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Supreme Court won't hear drug-test appeal

Posted on Tue, Jun. 17, 2003
The Associated Press

Washington The U.S. Supreme Court refused Monday to hear a second appeal from a South Carolina hospital in a lawsuit over now-illegal hospital drug tests on pregnant women.

The Supreme Court ruled two years ago the tests, once given at the Medical University of South Carolina in Charleston, violated Fourth Amendment protections against unreasonable search and seizure. Some women who tested positive for drugs were arrested from their beds shortly after giving birth.

The Medical University of South Carolina had asked the Supreme Court to consider the narrower issue of whether the women knew their urine was being screened for drugs, as part of a 1989 policy designed to stop the crack baby epidemic.

The answer will help determine damages in the case.

The justices, without comment, declined. The case now will return to a federal district court in Charleston, where a jury will rule on damages.

After ruling two years ago the policy, since abandoned, was an unreasonable search, the justices had ordered a lower court to consider the hospital's argument that the women consented to the tests. A divided panel of the 4th U.S. Circuit Court of Appeals ruled last year that most of the women who sued did not know they were being tested.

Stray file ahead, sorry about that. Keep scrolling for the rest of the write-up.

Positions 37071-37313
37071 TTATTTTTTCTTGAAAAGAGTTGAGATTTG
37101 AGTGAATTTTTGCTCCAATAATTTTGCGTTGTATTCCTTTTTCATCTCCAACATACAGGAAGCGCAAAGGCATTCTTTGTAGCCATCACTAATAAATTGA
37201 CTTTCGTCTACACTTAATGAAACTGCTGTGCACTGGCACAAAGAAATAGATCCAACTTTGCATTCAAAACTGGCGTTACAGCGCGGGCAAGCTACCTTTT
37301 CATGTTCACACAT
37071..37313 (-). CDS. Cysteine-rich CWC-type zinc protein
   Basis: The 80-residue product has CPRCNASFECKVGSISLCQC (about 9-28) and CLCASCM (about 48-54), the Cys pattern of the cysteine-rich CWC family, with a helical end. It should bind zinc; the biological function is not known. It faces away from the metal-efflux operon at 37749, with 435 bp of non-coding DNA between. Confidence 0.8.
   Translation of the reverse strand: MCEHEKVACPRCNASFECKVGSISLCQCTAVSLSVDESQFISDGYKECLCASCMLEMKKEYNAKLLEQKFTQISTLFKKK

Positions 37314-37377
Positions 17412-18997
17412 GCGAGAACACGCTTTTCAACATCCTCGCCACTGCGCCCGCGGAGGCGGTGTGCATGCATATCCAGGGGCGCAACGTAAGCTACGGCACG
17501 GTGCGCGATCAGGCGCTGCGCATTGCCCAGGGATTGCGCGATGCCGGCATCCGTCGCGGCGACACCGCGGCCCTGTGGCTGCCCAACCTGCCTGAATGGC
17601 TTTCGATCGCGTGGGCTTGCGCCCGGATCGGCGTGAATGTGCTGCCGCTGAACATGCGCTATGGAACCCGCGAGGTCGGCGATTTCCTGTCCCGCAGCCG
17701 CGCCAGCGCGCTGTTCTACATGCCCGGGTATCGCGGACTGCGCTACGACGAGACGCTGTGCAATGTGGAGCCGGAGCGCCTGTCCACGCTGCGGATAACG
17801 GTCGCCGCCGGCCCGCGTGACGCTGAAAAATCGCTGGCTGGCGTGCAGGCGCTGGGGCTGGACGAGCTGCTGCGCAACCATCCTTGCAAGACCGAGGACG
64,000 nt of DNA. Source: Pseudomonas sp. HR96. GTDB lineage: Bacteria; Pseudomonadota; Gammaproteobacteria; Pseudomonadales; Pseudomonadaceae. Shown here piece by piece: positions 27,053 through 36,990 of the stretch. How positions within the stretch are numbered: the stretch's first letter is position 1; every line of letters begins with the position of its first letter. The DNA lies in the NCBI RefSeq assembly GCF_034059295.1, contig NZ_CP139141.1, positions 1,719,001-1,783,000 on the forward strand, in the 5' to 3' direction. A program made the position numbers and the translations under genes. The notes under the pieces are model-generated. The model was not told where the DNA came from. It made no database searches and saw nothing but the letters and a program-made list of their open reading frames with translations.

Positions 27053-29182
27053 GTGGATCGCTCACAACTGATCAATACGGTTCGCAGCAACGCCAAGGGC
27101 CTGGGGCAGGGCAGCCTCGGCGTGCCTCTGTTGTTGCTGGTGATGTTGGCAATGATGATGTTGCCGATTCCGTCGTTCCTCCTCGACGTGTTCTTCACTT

The appeals court ruling could be interpreted as requiring patient consent for every test or procedure.

Robert Hood, the attorney for the city of Charleston and the hospital, said that would endanger laws requiring "public health care workers, as well as a whole spectrum of others such as social workers and teachers, to report evidence of suspected crimes such as child abuse or domestic violence."

The women's attorney, Priscilla Smith with the Center for Reproductive Rights, said patients need to be aware of tests run on them. A different ruling "would violate fundamental norms of medical ethics, undermining the doctor-patient relationship and threatening public health" because some pregnant women would not seek care.

In 1993, 10 women sued MUSC, medical school officials, the city of Charleston and local law enforcement authorities, saying the testing was an unconstitutional search.

A federal jury in Charleston rejected the women's claim and, in 1999, the 4th U.S. Circuit Court of Appeals upheld the drug tests, saying the law allows searches without a warrant when the government shows a special need.

The appeals judges said the policy was a valid effort to reduce crack cocaine use by pregnant woman. Police arrested about 30 maternity patients and charged them under the state's child endangerment law while the policy was in effect.

However, the U.S. Supreme Court later reversed the appeals court, saying the testing violated the Constitution.

The case is Charleston v. Ferguson, 02-1528